There are a lot of great flowering plants to add to your garden, including many staples, such as roses, zinnias, and hydrangeas.
However, depending on where you live and a few other factors, some plants may not be as viable as others.
Hydrangeas, for example, are easy to grow and produce incredible blooms, but that doesn’t mean they’re perfect for every garden setting.
A key factor in choosing whether or not to grow hydrangeas is often the bloom time.
When planning a garden with something in bloom throughout the growing season, these plants can become confusing.
Let’s look at when these plants bloom and what can encourage longer blooms.
How Long Do Hydrangeas Bloom?
One would think this is a simple question, but this is a genus of more than 75 species hailing from both Asia and the Americas, meaning they’ve adapted to a wider range of conditions.
This means that some hydrangeas will bloom earlier than others, and the average duration of their bloom times can also vary greatly.
Different Types, Different Blooming Periods
The first point we have to bring up is that five species of hydrangeas tend to be most popular in the US, each of which has a different bloom time.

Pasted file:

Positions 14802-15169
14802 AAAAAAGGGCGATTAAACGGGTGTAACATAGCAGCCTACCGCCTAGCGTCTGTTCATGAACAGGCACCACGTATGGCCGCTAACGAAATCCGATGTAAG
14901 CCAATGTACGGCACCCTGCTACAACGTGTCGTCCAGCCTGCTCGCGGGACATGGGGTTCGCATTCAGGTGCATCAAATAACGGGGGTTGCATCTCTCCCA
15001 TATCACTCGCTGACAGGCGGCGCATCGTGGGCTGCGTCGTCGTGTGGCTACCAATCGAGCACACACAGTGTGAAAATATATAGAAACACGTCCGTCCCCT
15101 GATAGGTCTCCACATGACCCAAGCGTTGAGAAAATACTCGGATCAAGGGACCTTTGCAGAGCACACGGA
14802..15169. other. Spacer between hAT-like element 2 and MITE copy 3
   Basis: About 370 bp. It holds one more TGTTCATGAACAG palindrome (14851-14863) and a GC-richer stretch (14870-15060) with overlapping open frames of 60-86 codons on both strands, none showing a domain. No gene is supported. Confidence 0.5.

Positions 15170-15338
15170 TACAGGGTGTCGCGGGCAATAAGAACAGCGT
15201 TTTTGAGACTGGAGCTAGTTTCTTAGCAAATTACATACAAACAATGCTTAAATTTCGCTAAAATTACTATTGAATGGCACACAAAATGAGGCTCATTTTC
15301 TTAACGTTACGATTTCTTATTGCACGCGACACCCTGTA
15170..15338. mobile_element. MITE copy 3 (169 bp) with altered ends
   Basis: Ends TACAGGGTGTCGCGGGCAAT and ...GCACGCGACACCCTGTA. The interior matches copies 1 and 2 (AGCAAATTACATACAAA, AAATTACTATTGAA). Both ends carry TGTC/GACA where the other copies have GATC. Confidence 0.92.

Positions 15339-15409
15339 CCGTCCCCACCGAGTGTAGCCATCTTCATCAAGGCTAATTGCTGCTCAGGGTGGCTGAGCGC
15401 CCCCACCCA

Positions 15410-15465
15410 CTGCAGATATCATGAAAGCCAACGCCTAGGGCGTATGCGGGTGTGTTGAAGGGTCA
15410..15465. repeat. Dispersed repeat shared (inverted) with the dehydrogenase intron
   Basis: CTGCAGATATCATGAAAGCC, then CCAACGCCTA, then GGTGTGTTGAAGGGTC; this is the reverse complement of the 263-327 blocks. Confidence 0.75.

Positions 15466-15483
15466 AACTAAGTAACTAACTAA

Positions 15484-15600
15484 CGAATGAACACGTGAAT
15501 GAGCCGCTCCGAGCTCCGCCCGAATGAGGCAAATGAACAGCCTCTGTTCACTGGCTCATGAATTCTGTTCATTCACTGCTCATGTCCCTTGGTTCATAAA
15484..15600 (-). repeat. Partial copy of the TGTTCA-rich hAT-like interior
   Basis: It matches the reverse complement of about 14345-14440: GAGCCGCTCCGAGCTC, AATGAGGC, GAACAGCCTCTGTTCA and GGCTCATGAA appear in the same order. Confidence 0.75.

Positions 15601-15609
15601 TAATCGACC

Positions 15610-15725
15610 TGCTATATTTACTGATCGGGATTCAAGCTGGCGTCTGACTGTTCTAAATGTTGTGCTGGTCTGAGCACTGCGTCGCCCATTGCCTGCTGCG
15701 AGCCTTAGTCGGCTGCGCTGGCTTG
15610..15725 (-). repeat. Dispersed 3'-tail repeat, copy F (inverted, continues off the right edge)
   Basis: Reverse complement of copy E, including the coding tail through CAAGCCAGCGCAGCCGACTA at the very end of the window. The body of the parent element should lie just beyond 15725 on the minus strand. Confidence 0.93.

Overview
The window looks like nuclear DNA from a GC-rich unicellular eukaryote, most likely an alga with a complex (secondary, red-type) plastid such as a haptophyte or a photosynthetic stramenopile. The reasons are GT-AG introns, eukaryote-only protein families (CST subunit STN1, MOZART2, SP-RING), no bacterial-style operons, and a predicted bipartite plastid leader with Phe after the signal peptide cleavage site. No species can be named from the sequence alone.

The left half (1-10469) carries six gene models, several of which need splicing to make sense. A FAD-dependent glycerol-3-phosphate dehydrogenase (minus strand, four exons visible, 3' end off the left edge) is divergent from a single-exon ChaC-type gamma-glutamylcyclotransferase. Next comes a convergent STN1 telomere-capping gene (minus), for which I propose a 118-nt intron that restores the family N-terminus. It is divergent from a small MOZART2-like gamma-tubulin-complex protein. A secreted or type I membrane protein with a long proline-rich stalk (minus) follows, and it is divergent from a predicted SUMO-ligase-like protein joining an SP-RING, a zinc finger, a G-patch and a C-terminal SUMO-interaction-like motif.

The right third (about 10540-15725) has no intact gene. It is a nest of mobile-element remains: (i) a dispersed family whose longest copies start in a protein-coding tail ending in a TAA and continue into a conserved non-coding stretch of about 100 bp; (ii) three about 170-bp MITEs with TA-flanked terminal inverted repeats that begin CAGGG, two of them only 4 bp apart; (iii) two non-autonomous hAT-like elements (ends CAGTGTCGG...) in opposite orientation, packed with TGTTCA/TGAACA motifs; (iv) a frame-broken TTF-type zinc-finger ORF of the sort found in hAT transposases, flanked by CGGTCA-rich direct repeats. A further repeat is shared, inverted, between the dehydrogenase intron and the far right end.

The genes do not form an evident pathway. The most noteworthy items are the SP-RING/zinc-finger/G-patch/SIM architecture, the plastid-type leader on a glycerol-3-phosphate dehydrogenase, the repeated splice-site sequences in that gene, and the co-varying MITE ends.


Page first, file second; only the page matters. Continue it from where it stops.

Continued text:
- Bigleaf hydrangeas (Hydrangea macrophyllawhich includes the mophead and lacecap variations) bloom from early July through August.
- Climbing hydrangea (Hydrangea anomala) blooms from late spring into summer.
- oakleaf hydrangea (Hydrangea quercifolia) blooms from late spring through midsummer.
- panicle hydrangea (Hydrangea paniculata) is a late bloomer, bearing its flowers from midsummer into September.
- Smooth hydrangea (Hydrangea arborescens) blooms from June through September.
Basic Duration vs. Potential Duration
Another thing to remember is that many factors can affect the bloom time.
For example, the disease can shorten or even prevent bloom time, and how you prune your hydrangea can have a huge effect since some species bloom on new growth while others bloom only on old growth.
This is one of the biggest reasons some people will have a long, healthy blooming period while others end up with short-lived or weak blooms.
Knowing when your particular hydrangea is supposed to bloom can help prevent panic if you expect early blooms on a late-blooming species.
Once it does bloom, you can keep the flowers coming for the maximum time by following a few easy care tricks.
How To Increase Bloom Time?
While it’s possible to let your hydrangea go through its bloom period without intervention, you won’t have as healthy or long-lasting blooms.
Here are some basic tricks to get the most out of your hydrangea bloom times.
Combating Pests and Diseases
Hydrangeas aren’t particularly prone to disease, but a fungal infection such as leaf spot or powdery mildew can affect its ability to photosynthesize, affecting its ability to keep healthy blooms.
In most cases, these diseases will be caused because the plant cannot properly dry after rain or you’ve been using overhead watering techniques.
Proper lighting and giving your hydrangea enough space to air out are two easy ways to help reduce the risk of such infections.